The new proposal evolved with Vickers in October 1961, was for a ship strikingly similar to the Oriana which they had launched for P and O in 1960. Oriam was a dual purpose cruise or passage vessel, not a giant at 42,000 tons, but carrying 2,000 passengers on {ive decks in stabilized and fully air-conditioned comfort. She was novel in several ways: the first British ship to have an all-aluminium superstructure, and the first to have a bulb bow. She was a twin-screw steamer, and she had lateral propulsion units for independent docking. The new vessel proposed for Cunard could be described almost identically, except for its size- about 60,000 tons.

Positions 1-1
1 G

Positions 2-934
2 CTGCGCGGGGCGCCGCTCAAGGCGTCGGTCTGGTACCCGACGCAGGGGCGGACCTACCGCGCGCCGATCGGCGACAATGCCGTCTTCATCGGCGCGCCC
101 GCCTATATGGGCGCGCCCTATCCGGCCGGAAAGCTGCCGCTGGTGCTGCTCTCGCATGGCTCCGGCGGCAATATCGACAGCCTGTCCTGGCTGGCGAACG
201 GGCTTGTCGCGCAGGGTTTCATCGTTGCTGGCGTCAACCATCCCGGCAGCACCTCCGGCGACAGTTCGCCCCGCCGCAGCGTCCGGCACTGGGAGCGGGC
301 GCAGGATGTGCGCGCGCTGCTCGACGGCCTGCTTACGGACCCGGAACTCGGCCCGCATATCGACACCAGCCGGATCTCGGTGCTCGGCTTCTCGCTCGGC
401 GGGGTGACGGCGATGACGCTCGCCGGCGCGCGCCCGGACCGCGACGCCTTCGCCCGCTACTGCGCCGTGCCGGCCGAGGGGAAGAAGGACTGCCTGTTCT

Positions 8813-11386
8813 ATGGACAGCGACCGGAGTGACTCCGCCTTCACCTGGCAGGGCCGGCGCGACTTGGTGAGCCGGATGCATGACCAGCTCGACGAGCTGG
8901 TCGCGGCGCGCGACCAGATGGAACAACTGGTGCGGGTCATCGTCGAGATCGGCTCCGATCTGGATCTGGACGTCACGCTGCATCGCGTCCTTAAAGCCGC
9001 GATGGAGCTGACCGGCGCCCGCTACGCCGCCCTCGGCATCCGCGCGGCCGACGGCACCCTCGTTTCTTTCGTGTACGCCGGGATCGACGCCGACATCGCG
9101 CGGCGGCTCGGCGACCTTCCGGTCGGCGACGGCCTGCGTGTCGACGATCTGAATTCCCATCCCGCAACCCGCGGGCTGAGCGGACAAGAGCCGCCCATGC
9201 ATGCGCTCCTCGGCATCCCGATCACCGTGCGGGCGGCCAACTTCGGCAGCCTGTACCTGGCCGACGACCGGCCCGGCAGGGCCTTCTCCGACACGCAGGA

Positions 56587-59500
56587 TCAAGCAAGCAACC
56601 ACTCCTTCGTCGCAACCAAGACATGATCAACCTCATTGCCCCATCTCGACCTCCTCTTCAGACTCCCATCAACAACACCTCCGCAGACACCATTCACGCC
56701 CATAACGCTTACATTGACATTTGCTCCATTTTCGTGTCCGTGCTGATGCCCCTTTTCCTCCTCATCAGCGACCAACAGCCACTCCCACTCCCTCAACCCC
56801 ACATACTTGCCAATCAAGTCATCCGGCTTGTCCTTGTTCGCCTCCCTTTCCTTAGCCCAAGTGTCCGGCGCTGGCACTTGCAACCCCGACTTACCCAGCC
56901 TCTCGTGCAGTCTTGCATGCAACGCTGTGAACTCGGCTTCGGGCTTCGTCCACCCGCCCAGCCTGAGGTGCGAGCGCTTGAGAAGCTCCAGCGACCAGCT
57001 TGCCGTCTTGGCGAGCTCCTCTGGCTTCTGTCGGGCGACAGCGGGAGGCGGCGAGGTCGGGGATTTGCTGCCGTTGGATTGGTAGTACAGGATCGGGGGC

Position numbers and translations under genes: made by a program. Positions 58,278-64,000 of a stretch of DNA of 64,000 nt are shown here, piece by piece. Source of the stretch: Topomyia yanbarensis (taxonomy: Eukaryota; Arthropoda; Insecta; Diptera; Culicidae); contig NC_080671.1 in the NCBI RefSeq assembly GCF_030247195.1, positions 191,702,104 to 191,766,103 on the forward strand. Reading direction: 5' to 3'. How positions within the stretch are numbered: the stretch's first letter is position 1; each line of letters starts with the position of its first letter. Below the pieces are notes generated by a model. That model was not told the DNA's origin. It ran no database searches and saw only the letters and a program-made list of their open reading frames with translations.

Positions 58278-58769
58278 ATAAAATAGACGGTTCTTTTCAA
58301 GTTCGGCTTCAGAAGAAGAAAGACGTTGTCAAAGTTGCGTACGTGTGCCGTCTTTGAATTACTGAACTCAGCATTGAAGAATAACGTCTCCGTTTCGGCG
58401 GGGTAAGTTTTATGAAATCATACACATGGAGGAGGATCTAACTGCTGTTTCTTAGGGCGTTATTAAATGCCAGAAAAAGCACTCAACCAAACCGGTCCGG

Vickers were commissioned, in May 1963, to carry out calculations for the vessel in close collaboration with Cimard who, by ship-owning standards, have an unusually strong technical department of their own. Their naval architect, Dan Wallace, and their chief marine engineer, Tom Kameen, supported by a small technical staff, maintain an exceptionally close involvement with the design and development of the company’s ships. The development was to bring together three things : Vickers’ ideas for improvements in the ratio between size, power and speed- Cunard’s requirement to reach beyond the stringent American safety tandards—and the many lessons learned by both from the Q3. The resulting design, which went out to tender in September 1964, described the centre-engined liner of nearly Queen length at 963 feet, and of unprecedented height above the waterline. The drawings and six hundred pages of specifications were accompanied by a model which showed a more slender hull than its predecessors, and a rather demure appearance due to its lack, at this stage, of a funnel. Three companies tendered on the specification. Their bids, as invited in the tender documents, including their own views on certain basic features of the design such as speed, power and the number of propellor blades. Thus the ‘owners’ design’ was supplemented by a ‘builder’s design’, and an amalgam of these paper ships formed the basis of a £25 1/2 million building contract. The task which faced John Brown when they got the contract was still a design job- a collaborative operation between two design groups, owners and builders, with similar professional skills, the common private language of naval architecture, and the opposed pulls respectively of near perfection and shipyard economics. Cunard’s ‘specification for a twin-screw passenger liner’ was the output of unique operational experience. It left considerable play, however, for the builder’s constructional experience; and while its phrasing reiterated the fact that this was no ordinary vessel, it placed as always the responsibility squarely on the constructor to build a fast, functional and seaworthy ship. In planning terms QE2 followed cruise liner design trends in general and Cunard trends in innumerable particulars. The general trends demand ever more ‘outside’ cabins with portholes, an increasing variety of public rooms with big windows and a commanding view and, finally, ever greater areas of sheltered deck open to the sun and to the eye, but not to the wind. Cunard’s response to these requirements has tended increasingly to place all circulations in-board, running the cabins to the outer shell, and higher up to peel off the strips of open deck which traditionally enoircled the superstructure, and consolidate them into a cascade of open playdecks aft. In the light of this the new ship emerges as a cellular mantle of passenger spaces— cabins, public volumes and open decks— moulded over, around and behind a long, narrow core of machinery, circulations, cargo and crew space. The expanding demands of the environmental mantle, and the irreducible requirements of the functional core, influence virtually every decision in the structural design.